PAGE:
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United States Court of Appeals,Seventh Circuit.

HARTLAND LAKESIDE JOINT NO. 3 SCHOOL DISTRICT, OCONOMOWOC Area School District, and Arrowhead Union High School District, Plaintiffs–Appellants, v. WEA INSURANCE CORPORATION, et al., Defendants–Appellees.

No. 13–3787.

    Decided: June 27, 2014

Before BAUER and EASTERBROOK, Circuit Judges, and ST. EVE, District Judge.*Thomas L. Shriner, Jr., Attorney, Foley & Lardner LLP, Milwaukee, WI, for Plaintiffs–Appellants. Stephen A. DiTullio, Attorney, Joseph A. Ranney, III, Attorney, Scott M. Paler, Attorney, DeWitt Ross & Stevens S.C., Madison, WI, for Defendants–Appellees.

Section 1102 of the Patient Protection and Affordable Care Act, 42 U.S.C. § 18002, provides $5 billion to reimburse employers and their proxies for some outlays on early retirees' medical care. WEA Insurance, which administers healthcare programs on behalf of many school districts in Wisconsin, told them that it would collect on their behalf. It decided to use the federal money to reduce premiums in future years. The school districts contended that WEA should have rebated premiums for the years in which the retirees received the medical care that led to the federal payments. The difference matters to school districts that want to switch carriers. WEA's plan to cut future rates, rather than provide rebates, gave it a competitive advantage: a district that switched to another insurer would never see a penny of the federal money.

Three districts that did switch filed this suit, in Wisconsin court, contending that state law requires WEA to apply the receipts so that the school districts whose expenses justified the federal payments receive the economic benefit. The school districts characterize WEA's choice to allocate none of the money to districts that switch carriers as a form of conversion. All of the complaint's claims arise under state law, and all litigants are citizens of Wisconsin. WEA nonetheless removed to federal court, contending that § 18002 and its implementing regulations, 45 C.F.R. §§ 149.1 to 149.700, are the crux of the litigation. A magistrate judge, presiding by consent under 28 U.S.C. § 636(c), denied the districts' motion to remand. 2012 U.S. Dist. LEXIS 57085 (E.D.Wis. Apr. 24, 2012). The judge certified the issue under 28 U.S.C. § 1292(b), but a motions panel declined to accept the interlocutory appeal. After the magistrate judge ruled in WEA's favor on the merits, the school districts appealed from the final decision. Subject-matter jurisdiction is our first order of business.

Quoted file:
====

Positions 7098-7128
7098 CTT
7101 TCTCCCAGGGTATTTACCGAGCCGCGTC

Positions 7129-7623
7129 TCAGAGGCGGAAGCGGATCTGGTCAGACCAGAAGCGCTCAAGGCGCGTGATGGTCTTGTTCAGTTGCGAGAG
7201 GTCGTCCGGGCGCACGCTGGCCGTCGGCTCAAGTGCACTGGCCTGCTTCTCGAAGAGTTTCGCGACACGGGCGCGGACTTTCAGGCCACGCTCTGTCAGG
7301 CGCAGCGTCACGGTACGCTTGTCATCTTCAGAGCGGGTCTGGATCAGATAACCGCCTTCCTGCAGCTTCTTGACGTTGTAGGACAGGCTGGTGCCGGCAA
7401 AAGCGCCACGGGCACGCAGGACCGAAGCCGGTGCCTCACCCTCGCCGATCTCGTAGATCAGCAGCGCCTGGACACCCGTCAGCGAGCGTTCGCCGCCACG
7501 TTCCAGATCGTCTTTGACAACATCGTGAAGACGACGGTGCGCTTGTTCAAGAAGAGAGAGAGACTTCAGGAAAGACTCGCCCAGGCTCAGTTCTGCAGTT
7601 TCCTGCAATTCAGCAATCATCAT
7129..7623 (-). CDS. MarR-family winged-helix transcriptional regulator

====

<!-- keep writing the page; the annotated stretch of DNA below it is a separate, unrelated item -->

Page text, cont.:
Removal was proper if, and only if, the school districts' claim arises under federal law. 28 U.S.C. §§ 1331, 1441. Yet the complaint relies entirely on state law, and although WEA contends that federal law is material to the suit, the existence of a federal issue rarely allows removal. See, e.g., Gunn v. Minton, ––– U.S. ––––, 133 S.Ct. 1059, 185 L.Ed.2d 72 (2013); Bennett v. Southwest Airlines Co., 484 F.3d 907, rehearing denied, 493 F.3d 762 (7th Cir.2007).

“Rarely” differs from “never,” and WEA relies on Grable & Sons Metal Products, Inc. v. Darue Engineering & Manufacturing, 545 U.S. 308, 125 S.Ct. 2363, 162 L.Ed.2d 257 (2005), for the proposition that, when the principal issue is federal, removal is permitted. The magistrate judge agreed, writing that WEA has a good defense if federal law (including the regulations) allows insurers to collect the payments as the effective sponsors of the healthcare plans. The magistrate judge did not conclude that federal law occupies the field (the misleadingly named doctrine that “complete preemption” supplies federal jurisdiction); nothing in § 18002 suggests that all claims related to its benefits necessarily are federal. Instead the judge thought that a federal issue is itself enough for federal jurisdiction.

Grable announced a multifactor approach that has been hard to use consistently. Its application here is doubtful, since WEA does not contend that the only material issue is federal.To make such an argument, it would have to concede that the school districts have a good claim under state law. Yet far from conceding this, WEA denies that the districts have valid state-law claims. Thus even from WEA's perspective, the case contains non trivial issues of both state and federal law.